We Should Probably Talk About Rickie Weeks

Following an abysmal 2013 campaign that saw him slash .209/.306/.357, Rickie Weeks entered the 2014 season as Scooter Gennett‘s very expensive backup. Last season didn’t exactly come out of nowhere either, as it marked the third consecutive campaign in which Weeks’ weighted on-base average declined.

Weeks has started just 11 games this year, but five of those starts have come in the last nine days. Before anyone goes taking that as evidence that Weeks may be working his way back into the regular starting lineup, I’ll note that four of those five games were against left-handed starters. Still, it’s the largest chunk of playing time he’s gotten all year, and he is absolutely crushing the ball.

Through Sunday, Weeks has just 62 plate appearances on the year, but to say that he’s taken advantage of what playing time he’s gotten would be a serious understatement. Obviously, the sample is very small, but the 31-year-old is hitting .351/.403/.509 and, while we’re making a small sample even smaller here, he’s reached base in 12 of his 26 plate appearances against right-handers.

Yet Weeks still finds himself on the bench nearly every time the Brewers face a right-handed starter (he has one start against a righty this year), despite the fact that Gennett isn’t exactly lighting the world on fire with his .269/.312/.385 production. Gennett certainly hasn’t been bad, but he hasn’t been any better than league-average for the position offensively.

I’ll freely admit that I’ve never been that optimistic about Gennett — I think his ceiling is that of a second-division regular. I love his bat speed, a skill that will likely allow him to post batting averages in the .280 range, but he doesn’t have any other plus tools. That .280-ish average is an empty one; Gennett has never hit more than nine home runs or stolen more than 14 bases in any of his four professional seasons.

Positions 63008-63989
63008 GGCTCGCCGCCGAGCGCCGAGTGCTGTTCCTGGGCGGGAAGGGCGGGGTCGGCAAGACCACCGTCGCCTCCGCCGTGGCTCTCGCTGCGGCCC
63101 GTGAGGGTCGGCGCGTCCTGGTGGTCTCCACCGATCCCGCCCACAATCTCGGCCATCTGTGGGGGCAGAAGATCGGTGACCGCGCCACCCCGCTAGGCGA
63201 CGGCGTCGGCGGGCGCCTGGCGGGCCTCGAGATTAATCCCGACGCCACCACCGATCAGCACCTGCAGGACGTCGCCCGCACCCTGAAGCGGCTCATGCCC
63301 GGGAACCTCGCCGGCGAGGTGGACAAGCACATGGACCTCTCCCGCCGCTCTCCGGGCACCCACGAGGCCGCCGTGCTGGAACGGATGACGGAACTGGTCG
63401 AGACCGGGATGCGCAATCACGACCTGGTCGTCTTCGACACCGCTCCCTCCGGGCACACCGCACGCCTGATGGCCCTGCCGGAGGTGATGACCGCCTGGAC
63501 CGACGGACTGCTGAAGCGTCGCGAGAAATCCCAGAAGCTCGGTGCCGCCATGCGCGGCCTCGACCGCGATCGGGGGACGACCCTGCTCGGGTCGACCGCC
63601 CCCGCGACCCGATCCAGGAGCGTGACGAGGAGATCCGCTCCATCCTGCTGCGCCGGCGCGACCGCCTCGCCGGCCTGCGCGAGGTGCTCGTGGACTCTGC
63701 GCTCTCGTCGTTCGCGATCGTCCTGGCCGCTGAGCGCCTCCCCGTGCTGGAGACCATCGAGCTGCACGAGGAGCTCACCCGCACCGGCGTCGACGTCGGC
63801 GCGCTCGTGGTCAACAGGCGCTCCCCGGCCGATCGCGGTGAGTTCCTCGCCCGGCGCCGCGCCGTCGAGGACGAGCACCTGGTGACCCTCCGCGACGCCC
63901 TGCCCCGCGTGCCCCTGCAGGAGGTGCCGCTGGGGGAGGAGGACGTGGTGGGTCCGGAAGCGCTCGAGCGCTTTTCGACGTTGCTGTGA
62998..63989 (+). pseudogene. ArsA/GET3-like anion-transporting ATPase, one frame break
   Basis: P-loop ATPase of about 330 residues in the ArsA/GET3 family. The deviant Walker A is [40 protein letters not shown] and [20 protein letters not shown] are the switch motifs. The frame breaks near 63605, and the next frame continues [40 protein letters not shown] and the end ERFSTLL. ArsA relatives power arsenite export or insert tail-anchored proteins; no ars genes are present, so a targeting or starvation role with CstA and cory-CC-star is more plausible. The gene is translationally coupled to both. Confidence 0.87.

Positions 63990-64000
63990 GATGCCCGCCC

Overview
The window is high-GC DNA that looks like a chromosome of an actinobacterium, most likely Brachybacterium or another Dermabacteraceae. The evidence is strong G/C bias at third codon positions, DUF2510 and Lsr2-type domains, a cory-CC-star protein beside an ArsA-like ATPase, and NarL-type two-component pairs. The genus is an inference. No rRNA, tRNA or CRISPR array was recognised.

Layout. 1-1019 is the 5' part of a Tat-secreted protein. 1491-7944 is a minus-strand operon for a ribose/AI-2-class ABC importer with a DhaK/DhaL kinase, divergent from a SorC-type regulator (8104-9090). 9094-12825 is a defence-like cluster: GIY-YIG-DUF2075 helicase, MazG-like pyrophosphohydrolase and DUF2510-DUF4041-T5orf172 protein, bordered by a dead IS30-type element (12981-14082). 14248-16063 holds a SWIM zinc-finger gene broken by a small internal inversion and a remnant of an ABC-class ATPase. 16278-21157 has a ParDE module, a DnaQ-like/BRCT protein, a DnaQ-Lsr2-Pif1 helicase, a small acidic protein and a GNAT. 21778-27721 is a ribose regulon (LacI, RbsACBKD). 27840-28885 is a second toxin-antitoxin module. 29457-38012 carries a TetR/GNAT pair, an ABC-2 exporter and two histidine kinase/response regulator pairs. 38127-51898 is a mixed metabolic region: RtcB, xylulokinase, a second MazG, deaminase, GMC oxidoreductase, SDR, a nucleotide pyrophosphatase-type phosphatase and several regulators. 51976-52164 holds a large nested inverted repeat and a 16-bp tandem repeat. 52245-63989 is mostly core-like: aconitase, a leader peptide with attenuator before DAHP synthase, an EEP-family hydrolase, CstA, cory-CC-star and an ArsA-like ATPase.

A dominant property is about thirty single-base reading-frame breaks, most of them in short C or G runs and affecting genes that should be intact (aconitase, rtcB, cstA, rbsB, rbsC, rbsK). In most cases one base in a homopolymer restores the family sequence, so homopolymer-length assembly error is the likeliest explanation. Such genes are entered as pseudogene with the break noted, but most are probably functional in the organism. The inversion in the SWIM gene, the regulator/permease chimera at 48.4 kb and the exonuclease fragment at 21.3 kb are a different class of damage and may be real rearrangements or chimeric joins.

I’ll also add the note that I absolutely believe the fact that he hit six homers in 230 plate appearances last year was a fluke, just in case someone wanted to make that argument. You’re still welcome to, of course, but I’d love to hear the argument for Gennett’s sudden home-run power being legitimate. This is a guy who hit one home run every 115.25 plate appearances between Double-A and Triple-A.

While Weeks is admittedly a defensive liability, Gennett isn’t really more than an average defender himself, so it just kind of confounds me as to why Milwaukee is sticking so strictly to their “Gennett vs. righties, Weeks vs. lefties” formula, especially when Weeks, a notoriously streaky hitter, is red-hot right now.